Affects Version/s: CTSPR01
Fix Version/s: ctsWD15
CTS is suited for representing the binary flexibility of individual supply or demand objects.
CTS is perfectly able to represent an offer from a conventional fueled generator, for example. The generator offers a quantity of supply at a strike price. The generator may become dispatched if the quantity is paired to willing demand via bilateral trading. Alternatively, the generator may become dispatched by a market if the market clears at a price greater than or equal to the strike price. It is irrelevant how the transactions proceed, but the CTS is suitable for either bilateral trades or real-time bilateral markets.
CTS can represent simple binary flexibility from an object. CTS could represent a bid from a residential water heater to consume a quantity of electricity, for example. The control action is binary. If the bid is accepted, the water heater heats water; if the bid is not accepted, it waits idle. CTS could have been used for PNNL’s Olympic Peninsula field study, for example, which created a real-time double auction and managed devices as described in this paragraph.
However, the applicability of such binary flexibility works only for relatively short time intervals. Many end-use devices must eventually operate and provide a utility to their owners, which is why applicability of CTS may be limited to short-term, real-time market intervals. Over long time intervals such devices cannot remain off. An unstated requirement of CTS is apparently that it requires a pre-existing market position or baseline, and a CTS-based offer or bid represents a diversion from that baseline. It does not seem that CTS can represent the baseline itself,however, although its parent EMIX is said to have this capability.
It is argued that CTS can represent aggregated supplies and demands. For example, a bid or offer could be made via CTS for an entire building or for the entities within an energy microgrid. But this works only if the aggregate flexibility remains binary and can be represented at a single strike price. This limits the communication of priorities, as would be possible using supply and demand curves, where quantity may be a rich function of price alternatives.
CTS can apparently flag a bid or offer to indicate that its quantity may be partially accepted, but all subquantities then possess the same strike price. CTS also may communicate multiple “Tender” offers to buy or sell, but it does not address the association of such alternatives into a cohesive supply or demand curve and the resulting mutual exclusivity of such alternatives.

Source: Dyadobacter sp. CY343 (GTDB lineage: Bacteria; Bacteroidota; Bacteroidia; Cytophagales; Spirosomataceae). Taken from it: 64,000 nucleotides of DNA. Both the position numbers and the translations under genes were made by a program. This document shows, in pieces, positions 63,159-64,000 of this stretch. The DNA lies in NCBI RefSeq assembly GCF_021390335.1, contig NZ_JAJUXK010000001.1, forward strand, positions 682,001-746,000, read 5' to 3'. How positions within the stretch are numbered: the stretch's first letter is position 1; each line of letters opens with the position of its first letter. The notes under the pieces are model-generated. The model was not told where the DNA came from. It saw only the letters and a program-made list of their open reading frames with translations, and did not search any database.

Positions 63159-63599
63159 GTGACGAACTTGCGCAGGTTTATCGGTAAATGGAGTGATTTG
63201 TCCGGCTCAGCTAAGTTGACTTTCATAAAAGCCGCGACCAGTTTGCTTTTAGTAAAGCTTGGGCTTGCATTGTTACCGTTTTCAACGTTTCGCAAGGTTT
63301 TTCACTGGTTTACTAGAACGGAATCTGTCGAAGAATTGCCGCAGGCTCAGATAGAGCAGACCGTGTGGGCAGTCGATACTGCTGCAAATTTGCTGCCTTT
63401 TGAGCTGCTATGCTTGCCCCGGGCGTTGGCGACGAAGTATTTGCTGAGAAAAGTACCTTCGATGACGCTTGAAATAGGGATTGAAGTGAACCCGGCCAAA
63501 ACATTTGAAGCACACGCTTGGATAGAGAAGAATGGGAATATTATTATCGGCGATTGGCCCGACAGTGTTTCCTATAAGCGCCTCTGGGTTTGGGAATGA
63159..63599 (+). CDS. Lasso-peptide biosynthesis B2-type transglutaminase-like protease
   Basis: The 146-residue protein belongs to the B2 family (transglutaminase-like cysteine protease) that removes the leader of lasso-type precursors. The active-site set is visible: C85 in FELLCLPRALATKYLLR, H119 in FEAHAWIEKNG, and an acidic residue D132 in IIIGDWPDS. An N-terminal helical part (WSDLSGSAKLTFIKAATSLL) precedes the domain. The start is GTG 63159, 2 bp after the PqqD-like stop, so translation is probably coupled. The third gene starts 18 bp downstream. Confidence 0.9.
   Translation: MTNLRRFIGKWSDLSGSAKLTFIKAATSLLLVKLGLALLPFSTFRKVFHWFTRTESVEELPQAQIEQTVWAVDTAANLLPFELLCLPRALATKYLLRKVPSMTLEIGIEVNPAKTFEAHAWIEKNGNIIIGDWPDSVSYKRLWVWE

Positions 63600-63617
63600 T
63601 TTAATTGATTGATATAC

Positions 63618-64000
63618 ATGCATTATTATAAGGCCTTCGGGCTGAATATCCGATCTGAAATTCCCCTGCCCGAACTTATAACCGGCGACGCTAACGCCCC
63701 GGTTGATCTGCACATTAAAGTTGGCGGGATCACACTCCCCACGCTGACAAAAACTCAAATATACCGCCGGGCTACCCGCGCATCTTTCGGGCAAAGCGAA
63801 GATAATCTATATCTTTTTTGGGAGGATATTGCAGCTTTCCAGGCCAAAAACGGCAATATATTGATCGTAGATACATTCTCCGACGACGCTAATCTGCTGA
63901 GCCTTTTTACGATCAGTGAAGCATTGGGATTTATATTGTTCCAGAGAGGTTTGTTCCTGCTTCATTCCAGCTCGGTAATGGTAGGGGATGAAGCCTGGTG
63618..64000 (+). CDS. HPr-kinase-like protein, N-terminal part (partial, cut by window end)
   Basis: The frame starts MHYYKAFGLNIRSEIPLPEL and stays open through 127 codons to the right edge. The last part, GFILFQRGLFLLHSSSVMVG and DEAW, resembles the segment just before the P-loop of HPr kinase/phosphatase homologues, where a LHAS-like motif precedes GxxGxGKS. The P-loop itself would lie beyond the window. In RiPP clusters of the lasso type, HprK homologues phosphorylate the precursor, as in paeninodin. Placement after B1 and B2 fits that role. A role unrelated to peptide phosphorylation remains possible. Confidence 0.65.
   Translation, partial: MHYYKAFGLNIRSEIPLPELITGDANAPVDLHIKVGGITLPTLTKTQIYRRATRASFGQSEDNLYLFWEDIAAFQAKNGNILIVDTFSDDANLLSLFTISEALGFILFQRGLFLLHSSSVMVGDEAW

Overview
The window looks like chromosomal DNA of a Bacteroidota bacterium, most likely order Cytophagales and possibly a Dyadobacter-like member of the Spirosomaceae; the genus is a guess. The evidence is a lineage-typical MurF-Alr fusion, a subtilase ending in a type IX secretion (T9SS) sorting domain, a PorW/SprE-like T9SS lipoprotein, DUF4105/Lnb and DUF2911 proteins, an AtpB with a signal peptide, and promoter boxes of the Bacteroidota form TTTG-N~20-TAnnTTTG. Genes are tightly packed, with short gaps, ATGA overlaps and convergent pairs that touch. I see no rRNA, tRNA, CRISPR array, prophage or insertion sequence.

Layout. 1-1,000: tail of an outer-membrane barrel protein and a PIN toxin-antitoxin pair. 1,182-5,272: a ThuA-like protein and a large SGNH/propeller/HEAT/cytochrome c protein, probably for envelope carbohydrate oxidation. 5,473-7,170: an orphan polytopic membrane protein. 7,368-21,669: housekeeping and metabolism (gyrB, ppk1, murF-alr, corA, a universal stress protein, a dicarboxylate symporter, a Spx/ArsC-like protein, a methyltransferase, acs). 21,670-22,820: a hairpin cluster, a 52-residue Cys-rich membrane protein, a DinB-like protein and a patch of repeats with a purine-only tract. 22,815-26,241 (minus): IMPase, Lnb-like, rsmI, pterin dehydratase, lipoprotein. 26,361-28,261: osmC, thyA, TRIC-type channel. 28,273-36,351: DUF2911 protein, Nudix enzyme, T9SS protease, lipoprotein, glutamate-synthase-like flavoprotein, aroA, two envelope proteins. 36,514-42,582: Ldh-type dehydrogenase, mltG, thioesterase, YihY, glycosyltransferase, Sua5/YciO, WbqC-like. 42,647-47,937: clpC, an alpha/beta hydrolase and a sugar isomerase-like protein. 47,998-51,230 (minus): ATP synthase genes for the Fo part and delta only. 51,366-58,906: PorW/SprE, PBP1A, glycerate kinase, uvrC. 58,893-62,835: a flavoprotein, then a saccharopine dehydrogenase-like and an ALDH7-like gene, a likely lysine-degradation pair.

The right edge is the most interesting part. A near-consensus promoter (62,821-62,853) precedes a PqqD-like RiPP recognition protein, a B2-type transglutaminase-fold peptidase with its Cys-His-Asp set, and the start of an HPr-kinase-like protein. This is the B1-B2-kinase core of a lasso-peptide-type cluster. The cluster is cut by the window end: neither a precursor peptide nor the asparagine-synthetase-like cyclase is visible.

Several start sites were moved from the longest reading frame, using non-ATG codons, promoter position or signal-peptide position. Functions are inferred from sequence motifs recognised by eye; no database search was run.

The commonality between all binary flexibility is that it can be represented by the pairing of a single quantity and single strike price. Figure 1 shows three alternative graphical representations of a CTS bid (or, more generally, of a single object’s binary bid or offer). Panel (a) is a conventional way of showing supply and demand, as adopted from wholesale electricity practices. Both supply and demand are shown as positive quantities in the same quadrant. The
top, right corner of the supply block is the offered quantity and strike price. Panel (a) shows a single offer. Demand is typically shown as a line. Here an inflection occurs at the demand quantity and strike price. Panels (b) and (c) are alternative representations that use signed quantities and prices. The
only differences between the two panels is that (b) shows price as a function of signed quantity,and (c) shows signed quantity as a function of price. While these functional relationships could be mathematically represented in many ways, this white paper will use a piecewise linear approach, which provides a pathway for extension of CTS quite naturally to a broader set of TE applications. A CTS bid or offer requires a single pairing of price and quantity (i.e., a single “vertex”), but a second point is implied for the alternative binary action—the quantity zero at the strike price. This distinction is subtle, but it is important to the extensibility of CTS. Namely, CTS will be extensible if it explicitly includes what is now an implicit price/quantity pairing.
Incidentally, all bid and offer prices should be understood to, in effect, extend to positive and negative infinity as shown in panels (b) and (c).
See attachment (URI in environment) for graphics